With Sukapon’s reveal as a Super Smash Bros. Ultimate Assist Trophy, there is an opportunity for a whole legion of Nintendo fans to be introduced to one of Nintendo’s earliest fighters. Joy Mech Fight is a Famicom game that never left Japan, even though the language barriers are minimal. In a scenario that parallel’s Mega Man’s, one scientist is going to use robots to take over the world, and his former friend and good scientist is using a remaining one to save the day. And again, just like Mega Man, the nature of these robots are what make Joy Mech Fight so delightful.
Joy Mech Fight primarily focuses on the story of Sukapon, though eventually other enemy robots can be reprogrammed and added to the roster as playable characters. Sukapon was designed to be an entertainer, but was forced to take to the battlefield when Dr. Ivan took off with the other robots. What is wonderful about Sukapon is his design and attacks. This is a pleasant guy with no special attributes. He is the everyman of robots. When you attack, you can kick with his legs, throw his head, roll toward opponents or grab an enemy with your hands to toss them. The best part is, in my opinion, how Sukapon’s eyes will become as big as saucers when he takes damage from a devastating hit. He is this incredibly pleasant looking character who looks harmless and happy, considering that is what he was always supposed to be.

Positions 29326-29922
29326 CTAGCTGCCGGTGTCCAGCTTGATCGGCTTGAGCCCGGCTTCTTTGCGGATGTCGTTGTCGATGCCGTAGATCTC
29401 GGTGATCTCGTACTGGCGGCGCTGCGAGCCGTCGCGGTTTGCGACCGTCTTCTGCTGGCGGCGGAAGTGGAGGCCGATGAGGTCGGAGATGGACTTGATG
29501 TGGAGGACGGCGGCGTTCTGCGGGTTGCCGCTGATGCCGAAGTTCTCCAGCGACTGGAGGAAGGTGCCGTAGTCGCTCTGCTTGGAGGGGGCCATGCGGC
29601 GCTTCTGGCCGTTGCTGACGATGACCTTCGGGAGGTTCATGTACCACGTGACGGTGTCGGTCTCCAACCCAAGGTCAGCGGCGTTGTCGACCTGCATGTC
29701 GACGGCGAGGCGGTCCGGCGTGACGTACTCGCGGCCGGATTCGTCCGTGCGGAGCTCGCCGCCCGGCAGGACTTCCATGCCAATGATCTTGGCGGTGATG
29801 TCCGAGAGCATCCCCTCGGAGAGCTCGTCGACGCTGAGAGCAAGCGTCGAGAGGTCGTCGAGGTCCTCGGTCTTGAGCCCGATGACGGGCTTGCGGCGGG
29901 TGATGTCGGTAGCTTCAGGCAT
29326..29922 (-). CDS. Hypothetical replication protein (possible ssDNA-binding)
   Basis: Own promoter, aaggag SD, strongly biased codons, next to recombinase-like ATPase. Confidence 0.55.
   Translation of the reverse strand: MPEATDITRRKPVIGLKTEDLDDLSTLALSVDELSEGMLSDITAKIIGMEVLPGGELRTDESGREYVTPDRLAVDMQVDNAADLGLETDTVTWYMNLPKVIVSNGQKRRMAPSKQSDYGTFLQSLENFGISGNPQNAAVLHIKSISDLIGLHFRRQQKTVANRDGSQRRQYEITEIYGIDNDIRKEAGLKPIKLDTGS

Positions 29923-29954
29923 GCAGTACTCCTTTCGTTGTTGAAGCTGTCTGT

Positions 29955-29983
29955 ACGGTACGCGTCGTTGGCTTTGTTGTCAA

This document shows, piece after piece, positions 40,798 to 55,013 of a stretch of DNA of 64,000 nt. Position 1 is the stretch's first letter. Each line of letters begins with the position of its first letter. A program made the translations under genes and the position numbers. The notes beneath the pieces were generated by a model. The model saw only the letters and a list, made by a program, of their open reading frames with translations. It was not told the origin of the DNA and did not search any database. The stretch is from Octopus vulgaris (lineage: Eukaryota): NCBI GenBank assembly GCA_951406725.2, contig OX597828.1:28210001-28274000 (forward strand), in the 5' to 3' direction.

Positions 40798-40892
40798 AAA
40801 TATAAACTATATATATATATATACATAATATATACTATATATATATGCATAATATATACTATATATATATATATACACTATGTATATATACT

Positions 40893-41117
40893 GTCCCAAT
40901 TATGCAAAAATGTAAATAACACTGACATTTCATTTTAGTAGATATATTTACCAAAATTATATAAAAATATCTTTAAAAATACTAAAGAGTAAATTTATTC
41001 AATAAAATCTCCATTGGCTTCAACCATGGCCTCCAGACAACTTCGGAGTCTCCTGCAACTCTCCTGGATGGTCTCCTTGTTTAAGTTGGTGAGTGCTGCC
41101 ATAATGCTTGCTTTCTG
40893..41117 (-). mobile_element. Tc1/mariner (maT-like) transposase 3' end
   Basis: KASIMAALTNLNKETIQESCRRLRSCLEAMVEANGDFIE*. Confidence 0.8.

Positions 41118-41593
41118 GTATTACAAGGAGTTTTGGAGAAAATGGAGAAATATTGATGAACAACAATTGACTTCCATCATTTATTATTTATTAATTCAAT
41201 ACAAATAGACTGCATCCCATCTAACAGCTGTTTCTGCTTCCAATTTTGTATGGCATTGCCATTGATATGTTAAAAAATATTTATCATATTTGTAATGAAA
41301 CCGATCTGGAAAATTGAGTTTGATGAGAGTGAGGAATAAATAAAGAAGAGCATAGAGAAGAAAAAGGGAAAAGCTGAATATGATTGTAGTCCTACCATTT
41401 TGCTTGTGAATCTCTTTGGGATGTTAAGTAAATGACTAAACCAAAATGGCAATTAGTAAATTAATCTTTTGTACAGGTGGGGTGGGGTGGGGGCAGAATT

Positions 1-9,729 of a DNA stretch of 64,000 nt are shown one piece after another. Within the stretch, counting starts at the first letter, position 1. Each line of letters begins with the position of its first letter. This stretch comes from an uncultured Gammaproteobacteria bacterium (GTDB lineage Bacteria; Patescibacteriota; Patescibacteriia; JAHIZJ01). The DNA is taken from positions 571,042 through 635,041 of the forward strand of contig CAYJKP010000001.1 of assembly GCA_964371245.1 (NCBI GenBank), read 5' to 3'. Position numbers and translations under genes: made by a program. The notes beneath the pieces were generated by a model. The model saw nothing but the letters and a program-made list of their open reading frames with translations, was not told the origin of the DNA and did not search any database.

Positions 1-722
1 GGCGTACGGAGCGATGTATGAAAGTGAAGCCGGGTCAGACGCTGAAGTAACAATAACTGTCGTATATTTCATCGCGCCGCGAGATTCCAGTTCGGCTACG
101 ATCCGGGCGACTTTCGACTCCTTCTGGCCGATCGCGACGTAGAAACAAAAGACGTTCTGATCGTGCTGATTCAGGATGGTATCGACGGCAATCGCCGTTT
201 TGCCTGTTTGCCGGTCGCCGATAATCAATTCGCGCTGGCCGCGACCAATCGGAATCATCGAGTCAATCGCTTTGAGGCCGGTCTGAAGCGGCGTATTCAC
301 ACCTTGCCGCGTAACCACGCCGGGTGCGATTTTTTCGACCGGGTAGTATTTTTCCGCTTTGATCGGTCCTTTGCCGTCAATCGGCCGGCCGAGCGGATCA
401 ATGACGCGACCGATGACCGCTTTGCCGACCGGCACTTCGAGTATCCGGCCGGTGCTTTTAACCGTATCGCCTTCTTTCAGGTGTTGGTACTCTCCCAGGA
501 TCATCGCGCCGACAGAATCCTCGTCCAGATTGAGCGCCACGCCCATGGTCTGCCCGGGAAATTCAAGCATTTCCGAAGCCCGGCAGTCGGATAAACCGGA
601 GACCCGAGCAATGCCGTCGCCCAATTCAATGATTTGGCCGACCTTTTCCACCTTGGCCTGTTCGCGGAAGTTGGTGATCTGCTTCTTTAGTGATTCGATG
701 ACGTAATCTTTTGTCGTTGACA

Part of the fun is watching the way these characters move. They are a jumble of parts, due to the things Nintendo had to do to make Joy Mech Fight run on a Famicom. The company leaned into it. It allowed different parts to be involved in specific attacks. It also made forcing enemies’ heads to pop off a legitimate gameplay strategy. If you keep successfully damaging your opponent, their head will fly off and they will have to retrieve it. You can then get in extra hits while they get themselves right again. It plays along with the idea that these characters are made up of special sprites.
Joy Mech Fight also does its best to offer as much detail as possible in a small amount of space. Eve has one giant eyeball Honou is basically a collection of fireballs. Sasuke is a robot that looks as much like a ninja as it can, complete with possible claws. Tiger looks a little like a martial artist. Some of the names are a bit suspect, as Giant actually has wrecking balls for hands, a shield as a chest, and a huge rock as a head, but each of them are well-defined and unique. Even though Sukapon is something of a blank slate, all of his enemies-turned-allies have more to them.
But I think what makes Joy Mech Fight so good is what happens as you go through the story. For a fighting game, there is such a sense of joy. Sukapon is this happy-go-lucky character, even when fighting. If someone defeats the Special Mode, the hardest difficulty level, you can find that Sukapon goes back to being a comedian. Dr. Ivan, the bad guy, repents and is back with Dr. Little. Even the other robots ended up joining Sukapon after being defeated. There is a sense of happiness and peace.
Joy Mech Fight is exactly that, a joy. We have these goofy looking robots, which at the same time can be quite detailed. They are made of things like metal and rocks. They throw their heads, feet, and hands at enemies to attack. Hell, if they take enough damage, their own heads will fly off. There is a sense of goofiness here, with a story that could be dramatic tackled in a way where you never feel like things are ever too dire or you can’t set things right again. These robots are silly and fun, and it is wonderful that one of them will be a part of our lives again in Super Smash Bros. Ultimate.